Creativity Isn't Magic, and That's a Good Thing

Demystify the process and anything can happen

They say you should never meet your heroes, but meeting some of mine was one of the most formative moments in my creative career. The experience taught me something deeply surprising—and inspiring—about the nature of creativity.

After five years of working in corporate marketing at a fast-growing education technology company, I found myself sitting in a conference room, preparing to meet with our agency partners on a national advertising campaign for the first time. I was still new in my career at the time, and this was new to me; I half-expected Jon Hamm playing Don Draper to walk through the doors and hit us with a magical campaign right then and there.

But something much more interesting happened. I met our agency counterparts, who came from some of the largest agencies in the U.S., and they were normal.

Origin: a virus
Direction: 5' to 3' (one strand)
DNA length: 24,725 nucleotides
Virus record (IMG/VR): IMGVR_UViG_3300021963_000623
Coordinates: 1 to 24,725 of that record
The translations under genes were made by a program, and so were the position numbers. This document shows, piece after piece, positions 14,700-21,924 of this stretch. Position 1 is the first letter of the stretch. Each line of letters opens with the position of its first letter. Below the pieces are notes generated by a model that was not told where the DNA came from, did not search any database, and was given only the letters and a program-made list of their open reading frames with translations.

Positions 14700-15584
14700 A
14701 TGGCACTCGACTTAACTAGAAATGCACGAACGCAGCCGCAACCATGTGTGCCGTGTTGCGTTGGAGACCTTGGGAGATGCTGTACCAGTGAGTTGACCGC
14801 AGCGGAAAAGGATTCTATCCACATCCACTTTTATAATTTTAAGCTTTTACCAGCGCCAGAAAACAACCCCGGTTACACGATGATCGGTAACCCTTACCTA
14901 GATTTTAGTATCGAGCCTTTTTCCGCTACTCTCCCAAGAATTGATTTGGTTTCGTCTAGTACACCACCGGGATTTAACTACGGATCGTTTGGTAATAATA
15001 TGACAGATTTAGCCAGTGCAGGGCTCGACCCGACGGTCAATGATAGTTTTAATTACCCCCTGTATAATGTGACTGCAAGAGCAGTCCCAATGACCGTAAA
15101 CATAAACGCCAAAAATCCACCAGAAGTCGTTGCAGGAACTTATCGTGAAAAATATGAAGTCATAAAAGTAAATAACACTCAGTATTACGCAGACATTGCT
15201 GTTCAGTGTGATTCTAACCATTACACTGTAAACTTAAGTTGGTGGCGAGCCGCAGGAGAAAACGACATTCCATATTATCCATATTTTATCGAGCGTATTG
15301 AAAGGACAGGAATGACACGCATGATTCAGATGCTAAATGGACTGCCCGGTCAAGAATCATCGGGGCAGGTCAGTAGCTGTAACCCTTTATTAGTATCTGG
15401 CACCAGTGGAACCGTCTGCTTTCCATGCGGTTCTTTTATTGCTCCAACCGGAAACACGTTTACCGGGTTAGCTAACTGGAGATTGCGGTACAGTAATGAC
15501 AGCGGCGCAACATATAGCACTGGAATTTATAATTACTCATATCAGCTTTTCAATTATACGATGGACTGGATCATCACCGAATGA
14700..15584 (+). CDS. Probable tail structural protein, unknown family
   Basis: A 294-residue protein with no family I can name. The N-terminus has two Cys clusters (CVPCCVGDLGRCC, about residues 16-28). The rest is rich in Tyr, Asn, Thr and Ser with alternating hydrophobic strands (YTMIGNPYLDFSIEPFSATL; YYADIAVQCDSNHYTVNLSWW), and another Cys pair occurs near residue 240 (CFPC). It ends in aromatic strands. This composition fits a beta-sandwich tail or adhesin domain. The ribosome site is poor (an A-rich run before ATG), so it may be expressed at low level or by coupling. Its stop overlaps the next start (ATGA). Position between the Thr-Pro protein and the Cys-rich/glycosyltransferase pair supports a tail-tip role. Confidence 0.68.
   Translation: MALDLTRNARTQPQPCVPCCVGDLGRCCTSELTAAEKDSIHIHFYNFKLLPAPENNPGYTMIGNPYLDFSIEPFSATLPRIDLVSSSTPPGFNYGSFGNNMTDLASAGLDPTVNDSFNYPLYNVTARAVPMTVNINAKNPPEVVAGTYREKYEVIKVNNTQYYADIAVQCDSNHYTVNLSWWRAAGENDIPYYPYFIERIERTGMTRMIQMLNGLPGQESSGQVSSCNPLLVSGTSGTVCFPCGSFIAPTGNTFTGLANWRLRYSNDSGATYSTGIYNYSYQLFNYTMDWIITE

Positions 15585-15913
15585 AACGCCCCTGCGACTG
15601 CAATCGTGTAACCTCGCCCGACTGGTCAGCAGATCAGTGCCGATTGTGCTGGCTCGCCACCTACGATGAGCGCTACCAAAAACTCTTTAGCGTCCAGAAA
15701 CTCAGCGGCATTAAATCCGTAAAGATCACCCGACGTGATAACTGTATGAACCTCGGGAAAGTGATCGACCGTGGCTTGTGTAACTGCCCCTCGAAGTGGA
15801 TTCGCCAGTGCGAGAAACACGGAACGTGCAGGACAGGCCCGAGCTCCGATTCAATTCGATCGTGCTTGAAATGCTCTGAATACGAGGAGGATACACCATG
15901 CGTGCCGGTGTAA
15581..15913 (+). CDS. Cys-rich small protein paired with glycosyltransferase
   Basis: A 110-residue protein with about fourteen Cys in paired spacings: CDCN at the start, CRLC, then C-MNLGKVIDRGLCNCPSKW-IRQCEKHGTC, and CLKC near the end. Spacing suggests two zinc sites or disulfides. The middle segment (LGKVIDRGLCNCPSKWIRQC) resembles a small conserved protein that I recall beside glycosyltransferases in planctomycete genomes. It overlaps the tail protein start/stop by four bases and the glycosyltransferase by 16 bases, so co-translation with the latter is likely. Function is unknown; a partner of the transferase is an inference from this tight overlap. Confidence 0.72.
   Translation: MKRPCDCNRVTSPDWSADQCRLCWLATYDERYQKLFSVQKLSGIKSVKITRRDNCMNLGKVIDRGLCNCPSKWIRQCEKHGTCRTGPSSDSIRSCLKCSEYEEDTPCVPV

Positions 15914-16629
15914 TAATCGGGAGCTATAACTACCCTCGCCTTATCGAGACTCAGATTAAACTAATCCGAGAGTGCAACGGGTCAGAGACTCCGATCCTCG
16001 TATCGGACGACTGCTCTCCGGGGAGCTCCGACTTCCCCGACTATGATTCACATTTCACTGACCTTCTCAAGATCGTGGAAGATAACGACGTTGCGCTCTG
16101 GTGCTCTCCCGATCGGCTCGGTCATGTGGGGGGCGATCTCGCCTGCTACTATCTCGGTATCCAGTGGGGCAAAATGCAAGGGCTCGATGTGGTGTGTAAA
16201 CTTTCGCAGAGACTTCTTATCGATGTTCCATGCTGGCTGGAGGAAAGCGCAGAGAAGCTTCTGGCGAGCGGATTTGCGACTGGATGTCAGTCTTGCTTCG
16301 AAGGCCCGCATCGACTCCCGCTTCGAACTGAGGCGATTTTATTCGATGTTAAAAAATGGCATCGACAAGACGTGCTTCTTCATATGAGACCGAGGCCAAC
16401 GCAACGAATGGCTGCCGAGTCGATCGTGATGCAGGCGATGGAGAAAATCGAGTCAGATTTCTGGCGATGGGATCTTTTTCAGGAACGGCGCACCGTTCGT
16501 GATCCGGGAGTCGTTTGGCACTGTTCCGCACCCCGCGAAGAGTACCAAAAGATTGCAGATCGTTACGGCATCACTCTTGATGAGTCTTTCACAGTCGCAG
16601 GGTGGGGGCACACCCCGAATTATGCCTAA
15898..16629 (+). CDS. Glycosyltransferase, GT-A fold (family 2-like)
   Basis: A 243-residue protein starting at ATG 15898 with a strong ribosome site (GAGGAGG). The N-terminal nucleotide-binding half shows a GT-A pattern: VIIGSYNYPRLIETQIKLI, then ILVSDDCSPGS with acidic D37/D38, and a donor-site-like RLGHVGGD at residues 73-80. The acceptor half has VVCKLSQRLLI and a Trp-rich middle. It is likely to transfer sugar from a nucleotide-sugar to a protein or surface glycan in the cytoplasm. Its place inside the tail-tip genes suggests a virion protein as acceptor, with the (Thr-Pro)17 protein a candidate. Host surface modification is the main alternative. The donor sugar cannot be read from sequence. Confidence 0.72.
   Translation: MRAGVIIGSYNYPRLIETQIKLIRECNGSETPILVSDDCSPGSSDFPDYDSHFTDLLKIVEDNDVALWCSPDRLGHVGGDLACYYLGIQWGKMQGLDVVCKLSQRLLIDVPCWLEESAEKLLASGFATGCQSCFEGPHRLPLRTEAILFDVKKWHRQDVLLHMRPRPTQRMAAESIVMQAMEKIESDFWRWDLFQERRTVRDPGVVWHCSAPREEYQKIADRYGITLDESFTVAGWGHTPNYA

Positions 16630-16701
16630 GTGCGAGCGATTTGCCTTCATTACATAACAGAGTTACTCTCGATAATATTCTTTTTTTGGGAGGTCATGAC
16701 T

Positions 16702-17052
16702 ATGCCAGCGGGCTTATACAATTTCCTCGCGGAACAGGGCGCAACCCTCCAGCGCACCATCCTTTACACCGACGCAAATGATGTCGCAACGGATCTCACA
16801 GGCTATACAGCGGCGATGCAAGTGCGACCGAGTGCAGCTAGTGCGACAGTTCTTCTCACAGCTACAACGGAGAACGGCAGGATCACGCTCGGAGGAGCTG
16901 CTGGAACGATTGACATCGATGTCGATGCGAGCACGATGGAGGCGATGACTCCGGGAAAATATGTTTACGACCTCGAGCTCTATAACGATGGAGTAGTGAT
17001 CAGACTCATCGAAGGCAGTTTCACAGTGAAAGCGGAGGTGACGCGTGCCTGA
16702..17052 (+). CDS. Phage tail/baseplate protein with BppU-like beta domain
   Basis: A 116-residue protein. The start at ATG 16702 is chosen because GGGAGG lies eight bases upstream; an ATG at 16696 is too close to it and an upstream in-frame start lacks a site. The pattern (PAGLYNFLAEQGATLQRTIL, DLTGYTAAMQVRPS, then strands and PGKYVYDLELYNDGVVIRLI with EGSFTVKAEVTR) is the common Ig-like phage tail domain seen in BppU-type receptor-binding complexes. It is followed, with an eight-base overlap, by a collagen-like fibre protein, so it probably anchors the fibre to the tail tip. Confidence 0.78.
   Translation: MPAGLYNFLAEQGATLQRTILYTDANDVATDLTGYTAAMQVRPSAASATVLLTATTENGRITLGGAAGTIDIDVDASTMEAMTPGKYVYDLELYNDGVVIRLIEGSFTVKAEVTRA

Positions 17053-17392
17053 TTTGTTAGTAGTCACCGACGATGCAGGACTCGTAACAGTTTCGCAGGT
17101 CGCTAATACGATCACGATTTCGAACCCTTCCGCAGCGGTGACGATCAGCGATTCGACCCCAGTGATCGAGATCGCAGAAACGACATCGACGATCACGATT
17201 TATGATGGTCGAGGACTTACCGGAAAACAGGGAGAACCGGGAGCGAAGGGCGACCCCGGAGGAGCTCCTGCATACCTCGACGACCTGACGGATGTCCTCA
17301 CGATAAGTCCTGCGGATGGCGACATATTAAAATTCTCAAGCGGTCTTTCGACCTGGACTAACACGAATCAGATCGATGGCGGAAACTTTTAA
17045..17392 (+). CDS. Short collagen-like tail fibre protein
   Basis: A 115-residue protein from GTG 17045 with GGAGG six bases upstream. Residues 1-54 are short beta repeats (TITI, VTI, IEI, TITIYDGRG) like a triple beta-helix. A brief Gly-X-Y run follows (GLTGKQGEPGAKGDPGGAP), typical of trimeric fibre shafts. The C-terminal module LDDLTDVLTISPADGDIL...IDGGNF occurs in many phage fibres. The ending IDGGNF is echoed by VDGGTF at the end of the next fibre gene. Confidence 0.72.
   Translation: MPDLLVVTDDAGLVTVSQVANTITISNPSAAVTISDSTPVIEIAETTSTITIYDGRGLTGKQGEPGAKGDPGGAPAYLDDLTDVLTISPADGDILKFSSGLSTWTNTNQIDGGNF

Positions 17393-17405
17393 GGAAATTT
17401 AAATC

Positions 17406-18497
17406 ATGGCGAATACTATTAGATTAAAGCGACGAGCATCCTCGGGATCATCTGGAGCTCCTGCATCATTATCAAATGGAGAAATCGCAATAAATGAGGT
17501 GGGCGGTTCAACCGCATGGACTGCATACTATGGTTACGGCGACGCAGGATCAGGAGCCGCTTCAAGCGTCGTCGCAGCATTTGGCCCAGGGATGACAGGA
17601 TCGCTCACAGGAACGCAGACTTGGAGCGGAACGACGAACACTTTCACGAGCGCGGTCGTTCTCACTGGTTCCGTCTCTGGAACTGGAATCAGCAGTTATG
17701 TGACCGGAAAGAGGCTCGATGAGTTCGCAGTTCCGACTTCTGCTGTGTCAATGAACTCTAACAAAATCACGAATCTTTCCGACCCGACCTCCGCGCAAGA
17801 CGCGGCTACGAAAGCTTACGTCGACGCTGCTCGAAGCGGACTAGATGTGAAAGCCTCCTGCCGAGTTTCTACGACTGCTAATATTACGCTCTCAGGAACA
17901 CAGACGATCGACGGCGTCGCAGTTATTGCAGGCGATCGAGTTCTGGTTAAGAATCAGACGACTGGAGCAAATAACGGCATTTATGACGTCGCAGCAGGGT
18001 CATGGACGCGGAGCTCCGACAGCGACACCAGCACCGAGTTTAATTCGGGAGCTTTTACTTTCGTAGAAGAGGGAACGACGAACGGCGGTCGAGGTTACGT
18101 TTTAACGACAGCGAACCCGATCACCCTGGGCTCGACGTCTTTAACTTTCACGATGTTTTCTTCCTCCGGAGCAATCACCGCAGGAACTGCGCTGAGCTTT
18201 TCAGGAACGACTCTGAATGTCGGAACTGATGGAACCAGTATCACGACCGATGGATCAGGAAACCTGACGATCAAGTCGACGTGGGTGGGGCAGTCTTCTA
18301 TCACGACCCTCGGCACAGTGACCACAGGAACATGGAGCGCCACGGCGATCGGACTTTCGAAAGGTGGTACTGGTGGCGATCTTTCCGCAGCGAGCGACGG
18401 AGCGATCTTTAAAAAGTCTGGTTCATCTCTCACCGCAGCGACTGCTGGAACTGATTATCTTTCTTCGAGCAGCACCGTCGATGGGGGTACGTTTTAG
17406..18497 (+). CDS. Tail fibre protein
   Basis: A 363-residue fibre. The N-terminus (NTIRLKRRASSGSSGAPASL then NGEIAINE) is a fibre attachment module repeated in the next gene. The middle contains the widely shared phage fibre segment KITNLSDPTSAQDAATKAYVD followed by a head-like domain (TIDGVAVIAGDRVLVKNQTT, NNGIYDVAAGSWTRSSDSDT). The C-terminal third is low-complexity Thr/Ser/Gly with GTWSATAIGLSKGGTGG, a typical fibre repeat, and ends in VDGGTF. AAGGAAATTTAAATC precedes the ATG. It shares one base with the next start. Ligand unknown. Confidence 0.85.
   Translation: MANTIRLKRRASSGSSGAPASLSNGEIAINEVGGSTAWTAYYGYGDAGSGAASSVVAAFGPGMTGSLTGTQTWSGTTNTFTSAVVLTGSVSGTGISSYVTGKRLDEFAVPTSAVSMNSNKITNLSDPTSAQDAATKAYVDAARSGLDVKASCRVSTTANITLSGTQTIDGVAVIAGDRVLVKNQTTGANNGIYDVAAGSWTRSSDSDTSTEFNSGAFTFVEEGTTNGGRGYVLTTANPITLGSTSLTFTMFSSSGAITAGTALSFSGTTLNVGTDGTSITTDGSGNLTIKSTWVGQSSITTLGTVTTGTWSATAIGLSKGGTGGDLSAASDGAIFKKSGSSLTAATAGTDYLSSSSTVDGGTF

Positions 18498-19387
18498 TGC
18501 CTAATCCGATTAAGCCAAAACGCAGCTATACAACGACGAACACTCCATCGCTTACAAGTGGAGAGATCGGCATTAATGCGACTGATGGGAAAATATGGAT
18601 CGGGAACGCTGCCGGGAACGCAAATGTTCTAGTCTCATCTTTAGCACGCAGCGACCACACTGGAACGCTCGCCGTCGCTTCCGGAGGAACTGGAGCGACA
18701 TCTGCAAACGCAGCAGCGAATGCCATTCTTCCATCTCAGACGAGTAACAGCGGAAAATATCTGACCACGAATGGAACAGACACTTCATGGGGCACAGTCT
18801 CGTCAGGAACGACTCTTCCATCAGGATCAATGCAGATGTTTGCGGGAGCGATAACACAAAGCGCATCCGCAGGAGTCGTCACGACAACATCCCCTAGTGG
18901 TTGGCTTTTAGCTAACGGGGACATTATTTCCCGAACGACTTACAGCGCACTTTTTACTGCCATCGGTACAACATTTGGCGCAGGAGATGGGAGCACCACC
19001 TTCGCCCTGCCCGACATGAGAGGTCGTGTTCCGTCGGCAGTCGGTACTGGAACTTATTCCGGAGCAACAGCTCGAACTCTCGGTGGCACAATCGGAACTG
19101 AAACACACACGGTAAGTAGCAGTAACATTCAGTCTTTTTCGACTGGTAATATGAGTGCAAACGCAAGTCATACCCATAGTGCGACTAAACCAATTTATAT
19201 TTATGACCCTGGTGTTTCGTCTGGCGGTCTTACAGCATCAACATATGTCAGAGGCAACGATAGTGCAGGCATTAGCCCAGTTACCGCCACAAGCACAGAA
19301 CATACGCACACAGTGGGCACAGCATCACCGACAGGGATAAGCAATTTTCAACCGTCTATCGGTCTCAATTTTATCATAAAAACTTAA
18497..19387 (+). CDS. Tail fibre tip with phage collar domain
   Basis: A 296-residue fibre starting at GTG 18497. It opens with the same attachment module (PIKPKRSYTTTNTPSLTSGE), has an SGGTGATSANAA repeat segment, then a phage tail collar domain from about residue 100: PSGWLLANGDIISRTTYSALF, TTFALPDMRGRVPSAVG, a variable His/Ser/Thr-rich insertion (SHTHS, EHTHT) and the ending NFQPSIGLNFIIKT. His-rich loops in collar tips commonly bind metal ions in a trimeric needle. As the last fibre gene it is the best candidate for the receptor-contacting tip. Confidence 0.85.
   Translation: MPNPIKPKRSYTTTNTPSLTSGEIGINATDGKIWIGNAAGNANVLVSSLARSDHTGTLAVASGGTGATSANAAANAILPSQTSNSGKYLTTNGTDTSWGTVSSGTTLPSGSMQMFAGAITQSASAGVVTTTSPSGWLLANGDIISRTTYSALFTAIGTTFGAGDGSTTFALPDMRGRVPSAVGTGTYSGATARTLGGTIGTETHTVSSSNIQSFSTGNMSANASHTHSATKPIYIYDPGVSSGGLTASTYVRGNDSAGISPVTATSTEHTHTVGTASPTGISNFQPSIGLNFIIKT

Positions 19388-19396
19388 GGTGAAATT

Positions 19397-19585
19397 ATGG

What do I mean by normal? They were there to do good work, solve problems, use their imaginations and create value. No magic is required—just hard work, dedication and a heap of optimism.

Little did I know then that this would put my life and the course of my career on a very different trajectory, because through that interaction, I demystified what I believed and thought about creativity. Before, I would have told you creativity came from white castles and geniuses with special superpowers and that only a select few could carry true creative genius. But at that moment, in a nondescript conference room in San Diego, I realized something—you, me, all of us are creative, and that simple truth can change your life.

Since that experience many years ago, I've grown and scaled multiple creative agencies, of which I'm incredibly proud. Yet, as I look back on how my career led to where I am today, I can't help but think that reshaping my view on creativity was a crucial element in my journey.

Creativity is an action.

Our culture has a dramatically skewed idea of what being creative looks like. We operate on a belief that geniuses carry out true creativity—whether that's our personal heroes, like my agency counterparts years ago, or famous figures universally celebrated for their creativity, like Steve Jobs, Walt Disney or Elon Musk.

But all creativity really is, is a nascent skill that you can choose to invest your time and energy into developing or not.